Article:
gypt's President Hosni Mubarak is to step down tonight, two sources told NBC News, amid widespread protests against his 30-year rule that have gripped the country.The latter news is rather ominous, but not exactly unexpected. The military was ultimately going to decide whether Mubarak stays or goes, and they've decided that it was in their institutional interest for Mubarak to leave. Whether this means that protesters' demands for open and free and fair elections and a new government that isn't an autocratic regime is up in the air.
Following an all-day meeting of the country's supreme military council, the army said all the protesters' demands would be met and a further statement was due to be made later Thursday, clarifying the situation.
NBC News reported that a high-ranking source inside the president's office said that Mubarak would step down and the newly appointed vice president, Omar Suleiman, would take over. This was then confirmed by a second source.
The news came following repeated warnings of a military crackdown or coup.
Via the BBC:
#The CIA notes that the Egyptian military is taking steps to protect the nation, which could be signaling that a coup d'etat is underway. How the military acts in the coming days and weeks will be the true test of whether meaningful and lasting change will be underway in Egypt.
1631: Egyptocracy in Egypt tweets: "To everyone in this revolution, we do not want this to turn into an army coup d'etat. This is a civil revolution!"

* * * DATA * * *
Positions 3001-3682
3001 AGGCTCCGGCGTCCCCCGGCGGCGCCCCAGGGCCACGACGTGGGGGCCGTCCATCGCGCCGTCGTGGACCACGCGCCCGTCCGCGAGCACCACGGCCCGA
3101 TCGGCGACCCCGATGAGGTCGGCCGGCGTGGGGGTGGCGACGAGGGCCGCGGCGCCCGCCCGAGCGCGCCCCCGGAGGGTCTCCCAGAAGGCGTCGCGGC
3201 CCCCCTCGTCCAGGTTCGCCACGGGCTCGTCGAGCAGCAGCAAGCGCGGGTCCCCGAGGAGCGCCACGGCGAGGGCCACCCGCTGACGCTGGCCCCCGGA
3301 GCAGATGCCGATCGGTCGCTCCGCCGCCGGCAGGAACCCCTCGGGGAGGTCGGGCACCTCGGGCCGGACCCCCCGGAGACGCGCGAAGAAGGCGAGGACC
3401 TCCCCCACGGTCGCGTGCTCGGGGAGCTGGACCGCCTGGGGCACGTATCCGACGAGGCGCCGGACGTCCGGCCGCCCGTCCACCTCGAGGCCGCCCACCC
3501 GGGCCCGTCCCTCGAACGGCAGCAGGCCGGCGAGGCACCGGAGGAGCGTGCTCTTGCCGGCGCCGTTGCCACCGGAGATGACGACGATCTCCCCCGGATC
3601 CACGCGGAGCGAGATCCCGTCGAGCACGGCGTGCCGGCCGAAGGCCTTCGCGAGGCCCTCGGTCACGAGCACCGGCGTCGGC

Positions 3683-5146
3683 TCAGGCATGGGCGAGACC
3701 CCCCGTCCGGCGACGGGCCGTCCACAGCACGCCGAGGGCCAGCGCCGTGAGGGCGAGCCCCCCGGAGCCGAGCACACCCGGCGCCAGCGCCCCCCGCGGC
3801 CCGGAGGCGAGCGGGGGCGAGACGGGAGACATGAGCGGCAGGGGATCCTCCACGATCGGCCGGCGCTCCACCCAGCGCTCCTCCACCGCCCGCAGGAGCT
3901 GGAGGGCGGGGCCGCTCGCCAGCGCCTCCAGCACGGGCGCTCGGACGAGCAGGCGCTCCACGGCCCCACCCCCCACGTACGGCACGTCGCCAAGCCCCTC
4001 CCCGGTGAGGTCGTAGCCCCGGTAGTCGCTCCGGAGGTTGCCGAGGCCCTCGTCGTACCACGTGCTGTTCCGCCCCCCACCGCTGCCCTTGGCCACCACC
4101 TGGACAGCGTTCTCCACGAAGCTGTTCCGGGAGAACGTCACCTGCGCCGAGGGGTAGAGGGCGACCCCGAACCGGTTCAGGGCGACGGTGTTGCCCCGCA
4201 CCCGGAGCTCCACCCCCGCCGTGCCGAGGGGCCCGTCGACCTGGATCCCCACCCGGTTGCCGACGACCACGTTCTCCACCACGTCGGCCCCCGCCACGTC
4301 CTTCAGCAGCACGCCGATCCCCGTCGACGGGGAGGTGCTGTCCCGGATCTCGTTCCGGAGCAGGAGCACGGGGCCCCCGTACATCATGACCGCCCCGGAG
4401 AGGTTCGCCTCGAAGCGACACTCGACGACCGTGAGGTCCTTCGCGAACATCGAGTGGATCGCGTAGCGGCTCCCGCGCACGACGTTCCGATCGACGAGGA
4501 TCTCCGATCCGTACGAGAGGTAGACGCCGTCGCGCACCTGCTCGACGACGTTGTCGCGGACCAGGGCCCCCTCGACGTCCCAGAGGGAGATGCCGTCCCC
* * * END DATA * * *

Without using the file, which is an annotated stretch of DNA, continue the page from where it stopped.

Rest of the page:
1628: Charity, from Cairo, writes: "We are happy and relieved about this news and hope Suleiman and Shafiq will include all groups and create a real representative government." Have Your Say
1627: The BBC's Lyse Doucet tweets: "Driving thru Cairo traffic. People already beeping horns&waving V for victory signs."
Forget about Suleiman? This report seems to indicate that the military will assume power directly and bypass Suleiman - that it will form a junta.
Bear in mind that Suleiman, Mubarak, Sadat, and Nasser were all military men. The military isn't interested in promoting democracy. It's interested in preserving its institutional freedom and power. That means they'll pay lip service to the protest demands, but the power will reside in those at the top.
Mubarak was the nominal president of a democratic government, but he kept emergency law in effect from the time he was promoted following Sadat's assassination, bypassing the democratic mechanisms in the Egyptian constitution and pretty much turned Parliament into a rubber stamp organization. He won elections and got to pick and choose his opposition by determining who was eligible to run.
Whether the military makes the ideological and idealistic switch to back a true representative democracy via elections, or decides to back Suleiman as a strongman pushing their interests, or to form a junta remains to be seen.
DCI Panetta: Mubarak's departure has not been confirmed.
Leon Panetta, head of the Central Intelligence Agency, says the U.S. has not been able to confirm that Egyptian President Hosni Mubarak is about to step down.Right now, there's not much more than conflicting reports indicating that Mubarak intends to announce that he will step down from power.
“We haven’t been able to confirm in fact that he is going to do that, so we are monitoring the situation,” CIA Director Leon Panetta told a Bloomberg reporter in Washington, following a House committee hearing on security threats.
Panetta, who said during the hearing that he was aware of reports of an impending Mubarak resignation, said the public should not take those remarks as “insight that this in fact going to happen.”